Supreme Court Issues Endangered Species Decision

On November 27, the US Supreme Court issued a decision pursuant to the Endangered Species Act that favored property owners.

In 2001, the Fish and Wildlife Service (FWS) listed the dusky gopher frog as an endangered species. Currently, the species is only known to exist in open canopy forest areas of coastal Mississippi. The open canopy forest allows for sunshine to penetrate to the forest floor, which results in dense vegetation the frog needs for its habitat. As with other frog species, the dusky gopher frog is dependent on ephemeral ponds for egg-laying and early development, due to the lack of fish which would otherwise eat the eggs and tadpoles.

The key land use issue in this case was the FWS designation of an area call Unit 1 in Louisiana as “critical habitat” for the endangered species. The frog had apparently once lived in Unit 1. However, the land owners argued that the frog had not lived in Unit 1 for several decades. More important, the land owners argued that Unit 1 is currently not a suitable habitat for the frog because it had become a closed canopy forest system. The FWS successfully argued in lower courts that Unit 1 met the statutory definition of unoccupied critical habitat, contending that “habitat” can include areas that would require modification to support the listed species. The Supreme Court agreed with the land owners, i.e., that “habitat” cannot include areas where the species could not currently survive.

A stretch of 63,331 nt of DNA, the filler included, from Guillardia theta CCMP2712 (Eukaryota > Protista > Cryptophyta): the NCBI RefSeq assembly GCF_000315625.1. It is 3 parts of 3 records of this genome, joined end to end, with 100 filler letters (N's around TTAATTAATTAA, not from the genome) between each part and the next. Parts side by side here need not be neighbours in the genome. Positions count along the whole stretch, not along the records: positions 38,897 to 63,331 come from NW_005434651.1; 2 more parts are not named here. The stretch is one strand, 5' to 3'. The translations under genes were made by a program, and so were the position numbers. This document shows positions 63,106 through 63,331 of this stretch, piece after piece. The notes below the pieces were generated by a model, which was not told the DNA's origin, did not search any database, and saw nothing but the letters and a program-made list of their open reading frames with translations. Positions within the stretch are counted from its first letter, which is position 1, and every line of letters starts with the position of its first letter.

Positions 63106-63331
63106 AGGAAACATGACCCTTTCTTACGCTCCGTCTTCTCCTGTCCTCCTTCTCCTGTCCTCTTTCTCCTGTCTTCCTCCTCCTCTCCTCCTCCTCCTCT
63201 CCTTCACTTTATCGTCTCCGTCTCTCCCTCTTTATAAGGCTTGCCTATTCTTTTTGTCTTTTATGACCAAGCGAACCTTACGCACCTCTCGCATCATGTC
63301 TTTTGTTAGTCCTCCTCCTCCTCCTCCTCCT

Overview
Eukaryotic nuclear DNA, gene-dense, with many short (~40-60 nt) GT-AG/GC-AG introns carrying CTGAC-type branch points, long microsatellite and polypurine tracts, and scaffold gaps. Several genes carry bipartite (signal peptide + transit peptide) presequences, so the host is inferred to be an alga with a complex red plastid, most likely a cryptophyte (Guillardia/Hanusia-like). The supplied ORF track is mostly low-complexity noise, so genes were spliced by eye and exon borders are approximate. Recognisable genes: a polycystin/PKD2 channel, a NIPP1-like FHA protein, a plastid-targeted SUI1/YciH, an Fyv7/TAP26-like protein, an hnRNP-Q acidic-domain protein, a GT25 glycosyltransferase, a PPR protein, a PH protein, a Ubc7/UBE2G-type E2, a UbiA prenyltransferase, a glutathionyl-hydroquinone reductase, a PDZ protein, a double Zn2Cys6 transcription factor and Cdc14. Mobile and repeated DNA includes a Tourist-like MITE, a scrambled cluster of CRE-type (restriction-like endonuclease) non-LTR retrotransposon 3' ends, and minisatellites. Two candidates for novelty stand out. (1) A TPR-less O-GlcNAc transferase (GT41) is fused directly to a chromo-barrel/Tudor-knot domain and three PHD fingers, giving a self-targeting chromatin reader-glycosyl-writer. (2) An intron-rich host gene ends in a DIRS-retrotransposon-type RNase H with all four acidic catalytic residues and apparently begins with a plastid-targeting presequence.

The Supreme Court remanded the case back to the Court of Appeals to re-assess the critical habitat designation issue as well as a directly related cost impact matter. The decision was unanimous, 8-0. (Judge Kavanaugh had not yet been sworn in when this case was heard.)

The complete opinion can be found at